Monday, 6 October 2008

Blackburn's Oxford Dictionary of Philosophy

Simon Blackburn's endearingly idiosyncratic Oxford Dictionary of Philosophy first appeared in 1994 and received an expanded second edition in 2005.  I've just bought the 2008 revision, and I'm pleased to report a substantial improvement in the coverage of mediaeval philosophers compared to the first edition: not only is Peter Lombard included, but the number of biographical entries for the 13th and 14th centuries has risen from 14 to 34.  Specifically:

13th century.  The first edition contained 7 entries: Aquinas, Albert the Great, Roger Bacon, Bonaventure, Ramon Lull, and Siger of Brabant.  The second edition adds 11 names to this list: Alexander of Hales, Giles of Rome, Henry of Ghent, Peter John Olivi, Peter of Spain, Philip the Chancellor, Richard Rufus, William (of) Sherwood, William of Auvergne, William of Auxerre, and William of Moerbeke.

14th century.  The first edition contained 7 entries: John Buridan, Dante, Duns Scotus, Gersonides, Marsilius of Padua, William of Ockham, and John Wyclif.  The second edition adds 9 names to this list: Albert of Saxony, Thomas Bradwardine, Hasdai Crescas, Meister Eckhart, Gregory of Rimini, Richard Kilvington, Nicholas of Autrecourt, Paul of Venice, and Petrarch.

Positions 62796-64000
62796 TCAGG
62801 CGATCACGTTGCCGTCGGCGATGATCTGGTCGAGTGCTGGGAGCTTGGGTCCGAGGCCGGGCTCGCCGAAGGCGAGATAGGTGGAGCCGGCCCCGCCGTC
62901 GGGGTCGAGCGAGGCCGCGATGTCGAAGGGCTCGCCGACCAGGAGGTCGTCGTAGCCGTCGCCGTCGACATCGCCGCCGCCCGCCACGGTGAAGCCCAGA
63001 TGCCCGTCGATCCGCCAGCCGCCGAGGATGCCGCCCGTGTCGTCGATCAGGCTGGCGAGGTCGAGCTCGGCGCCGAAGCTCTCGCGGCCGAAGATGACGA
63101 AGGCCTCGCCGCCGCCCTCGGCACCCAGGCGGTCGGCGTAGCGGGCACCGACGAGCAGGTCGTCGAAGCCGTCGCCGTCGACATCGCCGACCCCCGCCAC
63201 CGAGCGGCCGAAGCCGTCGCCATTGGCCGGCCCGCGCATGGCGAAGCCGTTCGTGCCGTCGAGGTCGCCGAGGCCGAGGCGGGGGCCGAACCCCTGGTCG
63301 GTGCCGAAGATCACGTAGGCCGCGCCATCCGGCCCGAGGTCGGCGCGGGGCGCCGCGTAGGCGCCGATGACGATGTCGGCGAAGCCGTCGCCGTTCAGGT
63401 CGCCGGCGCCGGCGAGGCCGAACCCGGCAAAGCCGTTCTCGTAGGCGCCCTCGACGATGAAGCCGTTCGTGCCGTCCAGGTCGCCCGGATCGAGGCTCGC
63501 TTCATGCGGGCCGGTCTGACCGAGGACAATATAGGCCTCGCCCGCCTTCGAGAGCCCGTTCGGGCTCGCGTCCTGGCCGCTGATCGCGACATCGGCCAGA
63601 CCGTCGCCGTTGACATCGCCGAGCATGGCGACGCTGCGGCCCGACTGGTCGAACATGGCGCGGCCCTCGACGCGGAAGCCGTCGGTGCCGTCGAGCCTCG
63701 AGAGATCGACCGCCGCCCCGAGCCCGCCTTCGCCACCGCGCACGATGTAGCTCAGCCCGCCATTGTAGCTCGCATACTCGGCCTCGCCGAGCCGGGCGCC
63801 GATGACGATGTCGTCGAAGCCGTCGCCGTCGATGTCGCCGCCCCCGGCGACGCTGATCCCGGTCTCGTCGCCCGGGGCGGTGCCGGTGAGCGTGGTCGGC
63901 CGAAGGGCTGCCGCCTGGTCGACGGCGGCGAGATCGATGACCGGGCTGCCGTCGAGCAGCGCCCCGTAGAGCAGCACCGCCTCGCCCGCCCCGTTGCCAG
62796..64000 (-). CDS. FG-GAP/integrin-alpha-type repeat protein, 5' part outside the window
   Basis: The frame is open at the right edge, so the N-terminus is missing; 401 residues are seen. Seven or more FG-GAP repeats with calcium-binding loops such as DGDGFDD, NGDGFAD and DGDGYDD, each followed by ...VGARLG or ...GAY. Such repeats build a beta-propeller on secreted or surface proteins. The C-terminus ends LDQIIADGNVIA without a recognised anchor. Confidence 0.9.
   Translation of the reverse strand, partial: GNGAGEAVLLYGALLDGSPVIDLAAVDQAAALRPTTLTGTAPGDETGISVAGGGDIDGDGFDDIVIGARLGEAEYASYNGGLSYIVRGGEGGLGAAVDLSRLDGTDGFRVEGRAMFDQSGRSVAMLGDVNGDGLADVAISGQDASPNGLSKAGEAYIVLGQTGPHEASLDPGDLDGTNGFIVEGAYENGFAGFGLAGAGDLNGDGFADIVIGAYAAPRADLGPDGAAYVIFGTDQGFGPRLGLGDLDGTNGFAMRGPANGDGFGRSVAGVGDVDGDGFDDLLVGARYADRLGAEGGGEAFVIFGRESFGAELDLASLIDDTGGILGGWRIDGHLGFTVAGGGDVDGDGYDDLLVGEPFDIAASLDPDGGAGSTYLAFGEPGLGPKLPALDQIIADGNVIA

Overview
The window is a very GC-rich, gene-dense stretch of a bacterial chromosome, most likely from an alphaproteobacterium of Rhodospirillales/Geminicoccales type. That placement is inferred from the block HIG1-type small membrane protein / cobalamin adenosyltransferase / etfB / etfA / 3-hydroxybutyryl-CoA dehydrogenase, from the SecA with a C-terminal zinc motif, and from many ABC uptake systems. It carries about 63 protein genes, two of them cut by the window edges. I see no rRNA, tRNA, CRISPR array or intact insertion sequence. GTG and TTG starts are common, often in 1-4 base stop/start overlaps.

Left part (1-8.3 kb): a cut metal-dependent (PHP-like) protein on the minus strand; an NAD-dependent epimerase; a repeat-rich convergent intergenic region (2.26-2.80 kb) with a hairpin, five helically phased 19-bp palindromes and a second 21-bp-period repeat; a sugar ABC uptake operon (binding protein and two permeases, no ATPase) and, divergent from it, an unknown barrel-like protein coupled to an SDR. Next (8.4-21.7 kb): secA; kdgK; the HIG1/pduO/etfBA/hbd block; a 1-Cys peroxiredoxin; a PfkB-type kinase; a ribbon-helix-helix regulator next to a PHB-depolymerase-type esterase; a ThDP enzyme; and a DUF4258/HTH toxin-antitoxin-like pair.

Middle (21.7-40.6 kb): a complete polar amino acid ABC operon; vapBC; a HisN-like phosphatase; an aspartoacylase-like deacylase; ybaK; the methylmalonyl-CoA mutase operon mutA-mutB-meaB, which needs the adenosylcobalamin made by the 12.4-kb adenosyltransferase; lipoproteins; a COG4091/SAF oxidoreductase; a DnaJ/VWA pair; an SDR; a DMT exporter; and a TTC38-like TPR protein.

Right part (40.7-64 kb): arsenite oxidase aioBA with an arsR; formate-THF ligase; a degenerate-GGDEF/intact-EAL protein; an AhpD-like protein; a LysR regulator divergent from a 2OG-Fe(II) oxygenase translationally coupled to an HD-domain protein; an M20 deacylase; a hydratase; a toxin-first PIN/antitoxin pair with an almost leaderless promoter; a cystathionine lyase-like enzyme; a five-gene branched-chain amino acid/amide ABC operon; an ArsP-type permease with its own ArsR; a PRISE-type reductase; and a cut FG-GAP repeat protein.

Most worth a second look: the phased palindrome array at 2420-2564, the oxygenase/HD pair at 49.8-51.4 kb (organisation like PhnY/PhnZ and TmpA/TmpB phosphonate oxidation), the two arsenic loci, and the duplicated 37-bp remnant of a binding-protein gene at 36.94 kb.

Now, any such selection is bound to disappoint, but the omission of Peter Auriol and Marsilius of Inghen is particularly surprising.  One might also have expected to see an entry for Walter Burley, since he is mentioned in Kilvington's entry.  Stranger still, a new entry on the Oxford Calculators fails to mention William Heytesbury and even Richard Swineshead, the Calculator par excellence.

Those interested in natural philosophy will miss Francis of Marchia and Nicole Oresme, but they will be more galled to read in the new entry on Aristotelianism that ‘the Schoolmen were more interested in defending the truth of Aristotle's dynamical and physical system, which they saw as substantially compatible with Christianity, than in promoting the empirical and scientific method that he championed, with the result that to the scientific revolution of the seventeenth and eighteenth centuries Aristotle was regarded as little but an obstacle: the author of fossilized and dogmatic scholastic nonsense.’

Still, I suppose such treatment beats a damnatio memoriae.